Movement buy-in – this about knowing the Just Love vision and values really well, and engaging with the additional resources of the national movement and long-term vision of the alumni network.
Communication – shifting a culture requires great communication. We want our leaders to be able to articulate why they do what they do, and paint a picture of a future that people can’t help but want to be a part of, whether in person or over social media.
Community – if our leaders are going to grow their groups wide and deep, they need to be great at building community. We want Just Love groups to be a place where everyone is known and valued, where people can go deep but also have fun.
Developing Leaders – we are all about raising up a generation of leaders, and that starts with our student groups. We encourage our leadership teams to train and give responsibility to others in the community, as this increases their capacity, their reach and their legacy – ensuring that they will always be ready to hand on to a team who can take Just Love to new heights.
Team Dynamics – working in a team can be hard. We want our leadership teams to build a culture of trust, healthy conflict, commitment, accountability, celebration and attention to results. Teams like this can be far greater than the sum of their parts.
Strategy & evaluation – we want our leaders to think carefully about what they’re trying to achieve, and consistently make decisions that move them towards their hoped-for future. We want them to be evaluating those decisions and finding ways to take their impact to new levels.
Processes & execution – a high-functioning Just Love group needs to be organised. We want to teach our leaders to put in place good systems and processes to ensure that time is used well and things get done.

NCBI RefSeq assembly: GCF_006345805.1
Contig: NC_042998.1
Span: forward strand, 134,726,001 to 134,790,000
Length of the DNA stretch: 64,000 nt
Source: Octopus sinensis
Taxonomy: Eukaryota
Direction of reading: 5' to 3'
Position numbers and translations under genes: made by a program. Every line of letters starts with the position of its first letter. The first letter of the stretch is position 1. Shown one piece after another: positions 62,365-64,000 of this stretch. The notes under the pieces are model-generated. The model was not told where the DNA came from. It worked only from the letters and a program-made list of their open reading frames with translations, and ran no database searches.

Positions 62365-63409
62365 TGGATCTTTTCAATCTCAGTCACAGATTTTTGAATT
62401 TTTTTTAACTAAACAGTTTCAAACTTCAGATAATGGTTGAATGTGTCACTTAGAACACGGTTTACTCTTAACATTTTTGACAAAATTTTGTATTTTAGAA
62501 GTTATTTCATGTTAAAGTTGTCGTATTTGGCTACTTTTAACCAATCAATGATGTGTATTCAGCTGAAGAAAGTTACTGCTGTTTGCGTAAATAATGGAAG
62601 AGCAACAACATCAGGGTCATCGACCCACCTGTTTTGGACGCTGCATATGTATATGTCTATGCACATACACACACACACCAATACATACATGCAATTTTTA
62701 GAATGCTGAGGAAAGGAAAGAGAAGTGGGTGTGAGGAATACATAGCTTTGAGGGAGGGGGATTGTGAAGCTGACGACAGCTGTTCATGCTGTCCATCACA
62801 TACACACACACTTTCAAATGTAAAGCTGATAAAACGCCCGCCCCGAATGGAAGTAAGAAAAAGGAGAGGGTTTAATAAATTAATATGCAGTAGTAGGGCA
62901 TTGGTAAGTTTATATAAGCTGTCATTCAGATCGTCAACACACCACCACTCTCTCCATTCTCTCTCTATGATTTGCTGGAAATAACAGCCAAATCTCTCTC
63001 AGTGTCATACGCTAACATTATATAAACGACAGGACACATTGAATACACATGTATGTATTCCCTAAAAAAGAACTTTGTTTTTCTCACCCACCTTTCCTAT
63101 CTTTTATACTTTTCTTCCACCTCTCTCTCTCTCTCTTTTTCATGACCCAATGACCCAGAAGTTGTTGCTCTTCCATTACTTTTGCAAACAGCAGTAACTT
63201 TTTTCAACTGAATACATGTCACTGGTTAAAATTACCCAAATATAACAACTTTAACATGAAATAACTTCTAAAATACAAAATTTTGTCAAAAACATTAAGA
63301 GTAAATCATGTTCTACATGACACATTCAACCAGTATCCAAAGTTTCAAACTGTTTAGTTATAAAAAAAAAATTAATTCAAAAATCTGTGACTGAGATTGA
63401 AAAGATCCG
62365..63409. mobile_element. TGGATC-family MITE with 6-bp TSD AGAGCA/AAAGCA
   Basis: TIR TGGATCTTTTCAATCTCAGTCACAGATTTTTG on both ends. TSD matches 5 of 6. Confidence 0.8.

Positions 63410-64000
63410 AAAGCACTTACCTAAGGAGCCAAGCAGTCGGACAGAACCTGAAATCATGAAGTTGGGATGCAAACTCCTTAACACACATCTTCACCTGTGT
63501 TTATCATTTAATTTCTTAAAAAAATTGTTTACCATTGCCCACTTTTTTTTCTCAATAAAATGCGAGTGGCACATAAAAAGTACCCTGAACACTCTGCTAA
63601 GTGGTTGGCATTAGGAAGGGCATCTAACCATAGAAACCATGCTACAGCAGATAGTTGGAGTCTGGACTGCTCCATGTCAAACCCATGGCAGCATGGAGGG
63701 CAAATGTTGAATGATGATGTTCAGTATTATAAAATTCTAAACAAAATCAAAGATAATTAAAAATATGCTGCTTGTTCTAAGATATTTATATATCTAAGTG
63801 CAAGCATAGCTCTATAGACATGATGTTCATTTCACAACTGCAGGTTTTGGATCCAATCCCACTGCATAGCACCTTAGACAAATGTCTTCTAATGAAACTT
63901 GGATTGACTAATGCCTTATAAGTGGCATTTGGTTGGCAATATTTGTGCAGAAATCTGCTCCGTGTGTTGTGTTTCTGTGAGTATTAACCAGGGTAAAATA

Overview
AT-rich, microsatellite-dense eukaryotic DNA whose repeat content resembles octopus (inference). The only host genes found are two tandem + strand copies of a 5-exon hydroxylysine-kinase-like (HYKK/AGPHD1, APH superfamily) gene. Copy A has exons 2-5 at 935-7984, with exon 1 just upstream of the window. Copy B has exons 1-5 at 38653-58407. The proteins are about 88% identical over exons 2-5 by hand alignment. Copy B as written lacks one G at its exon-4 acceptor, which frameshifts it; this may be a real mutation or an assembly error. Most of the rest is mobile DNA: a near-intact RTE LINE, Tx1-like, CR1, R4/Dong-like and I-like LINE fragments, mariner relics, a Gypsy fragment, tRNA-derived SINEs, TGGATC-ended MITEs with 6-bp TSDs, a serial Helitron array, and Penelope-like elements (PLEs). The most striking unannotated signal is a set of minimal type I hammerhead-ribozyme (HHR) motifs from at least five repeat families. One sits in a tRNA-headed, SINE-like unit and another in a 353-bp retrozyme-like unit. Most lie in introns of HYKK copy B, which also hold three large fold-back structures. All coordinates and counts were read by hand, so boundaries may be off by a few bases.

Issue-based expertise – we want our Just Love groups to pursue justice well. This means that our leaders need to build up knowledge of good development principles – engaging with root causes, focusing on impact, and empowering local people. They need to use data and research to work out the best ways of tackling the issues they engage with.
Relationships & influence – it is important that Just Love groups build good relationships with the other Christian and justice-focussed groups in their city. We want to support those groups where possible, and encourage people within them to step more fully into their calling to pursue justice.
Creativity – we won’t build up a generation-defining movement if we don’t find new ideas and solutions. We want to encourage our groups to be creative and innovative, and to dream big about the different ways they could bring the Just Love vision to fruition.
The Just Love staff team organise national training days, run bespoke workshops in cities, deliver one-to-one coaching sessions, and design online resources based around these core skills. If we can train the student leaders to be highly proficient in these core skills, we believe that they will be well placed to deliver Just Love’s vision in their city. We aim to deliver the best training that our students will have experienced anywhere.